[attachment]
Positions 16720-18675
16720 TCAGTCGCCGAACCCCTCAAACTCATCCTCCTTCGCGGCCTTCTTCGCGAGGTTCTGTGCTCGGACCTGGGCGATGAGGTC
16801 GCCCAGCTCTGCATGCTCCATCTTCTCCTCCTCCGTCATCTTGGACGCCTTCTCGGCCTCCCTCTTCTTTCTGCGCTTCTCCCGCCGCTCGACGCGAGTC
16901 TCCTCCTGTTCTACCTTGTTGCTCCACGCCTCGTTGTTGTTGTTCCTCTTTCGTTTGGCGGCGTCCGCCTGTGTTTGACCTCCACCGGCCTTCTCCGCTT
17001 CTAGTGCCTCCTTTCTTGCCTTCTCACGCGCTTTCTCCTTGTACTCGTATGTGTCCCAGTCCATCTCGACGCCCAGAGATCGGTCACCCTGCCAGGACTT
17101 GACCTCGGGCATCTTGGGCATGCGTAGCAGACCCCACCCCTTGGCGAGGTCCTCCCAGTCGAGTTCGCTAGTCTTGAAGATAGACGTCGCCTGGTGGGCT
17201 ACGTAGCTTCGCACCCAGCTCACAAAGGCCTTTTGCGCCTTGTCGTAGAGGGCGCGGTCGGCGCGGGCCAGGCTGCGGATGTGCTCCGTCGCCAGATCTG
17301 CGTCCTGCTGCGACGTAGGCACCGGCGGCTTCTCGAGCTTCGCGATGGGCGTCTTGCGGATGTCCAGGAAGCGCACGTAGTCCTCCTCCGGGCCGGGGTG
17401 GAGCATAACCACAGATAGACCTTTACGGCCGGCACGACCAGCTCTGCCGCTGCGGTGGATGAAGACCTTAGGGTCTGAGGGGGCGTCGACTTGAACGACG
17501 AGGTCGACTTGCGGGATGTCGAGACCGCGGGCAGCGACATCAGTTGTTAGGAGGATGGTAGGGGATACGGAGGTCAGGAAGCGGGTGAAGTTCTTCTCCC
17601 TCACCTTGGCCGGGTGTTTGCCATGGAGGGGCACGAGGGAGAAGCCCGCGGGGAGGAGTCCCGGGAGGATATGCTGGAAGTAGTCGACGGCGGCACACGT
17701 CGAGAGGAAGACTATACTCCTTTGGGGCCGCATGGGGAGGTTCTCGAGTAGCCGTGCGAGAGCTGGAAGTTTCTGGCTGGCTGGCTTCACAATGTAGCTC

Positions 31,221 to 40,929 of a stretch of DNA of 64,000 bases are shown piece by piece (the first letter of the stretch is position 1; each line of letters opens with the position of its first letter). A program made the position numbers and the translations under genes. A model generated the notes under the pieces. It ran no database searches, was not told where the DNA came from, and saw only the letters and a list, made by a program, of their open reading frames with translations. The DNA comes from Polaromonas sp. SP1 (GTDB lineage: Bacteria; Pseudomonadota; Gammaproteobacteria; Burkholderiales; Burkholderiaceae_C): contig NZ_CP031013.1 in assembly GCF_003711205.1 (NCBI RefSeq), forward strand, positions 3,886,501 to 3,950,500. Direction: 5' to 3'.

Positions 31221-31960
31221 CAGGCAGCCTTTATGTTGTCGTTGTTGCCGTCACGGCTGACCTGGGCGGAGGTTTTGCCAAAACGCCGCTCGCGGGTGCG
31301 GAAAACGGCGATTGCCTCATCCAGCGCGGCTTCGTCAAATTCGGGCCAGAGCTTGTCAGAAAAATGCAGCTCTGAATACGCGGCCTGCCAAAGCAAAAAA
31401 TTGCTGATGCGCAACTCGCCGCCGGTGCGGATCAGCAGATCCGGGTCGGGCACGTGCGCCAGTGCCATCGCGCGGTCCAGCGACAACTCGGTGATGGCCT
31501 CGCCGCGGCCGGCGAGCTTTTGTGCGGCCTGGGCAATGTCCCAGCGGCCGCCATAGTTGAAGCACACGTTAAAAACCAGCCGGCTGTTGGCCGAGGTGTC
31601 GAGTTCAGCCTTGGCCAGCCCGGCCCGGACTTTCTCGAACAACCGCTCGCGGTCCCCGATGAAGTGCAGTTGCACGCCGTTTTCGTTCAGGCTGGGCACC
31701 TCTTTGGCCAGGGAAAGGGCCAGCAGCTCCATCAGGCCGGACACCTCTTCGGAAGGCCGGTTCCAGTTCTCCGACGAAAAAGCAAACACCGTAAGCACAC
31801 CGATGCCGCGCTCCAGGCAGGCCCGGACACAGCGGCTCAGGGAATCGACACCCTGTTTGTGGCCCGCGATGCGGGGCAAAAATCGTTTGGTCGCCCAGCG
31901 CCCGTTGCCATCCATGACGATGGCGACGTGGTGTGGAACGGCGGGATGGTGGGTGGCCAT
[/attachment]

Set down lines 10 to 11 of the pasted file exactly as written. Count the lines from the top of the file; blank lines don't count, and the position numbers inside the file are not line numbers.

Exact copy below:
17501 AGGTCGACTTGCGGGATGTCGAGACCGCGGGCAGCGACATCAGTTGTTAGGAGGATGGTAGGGGATACGGAGGTCAGGAAGCGGGTGAAGTTCTTCTCCC
17601 TCACCTTGGCCGGGTGTTTGCCATGGAGGGGCACGAGGGAGAAGCCCGCGGGGAGGAGTCCCGGGAGGATATGCTGGAAGTAGTCGACGGCGGCACACGT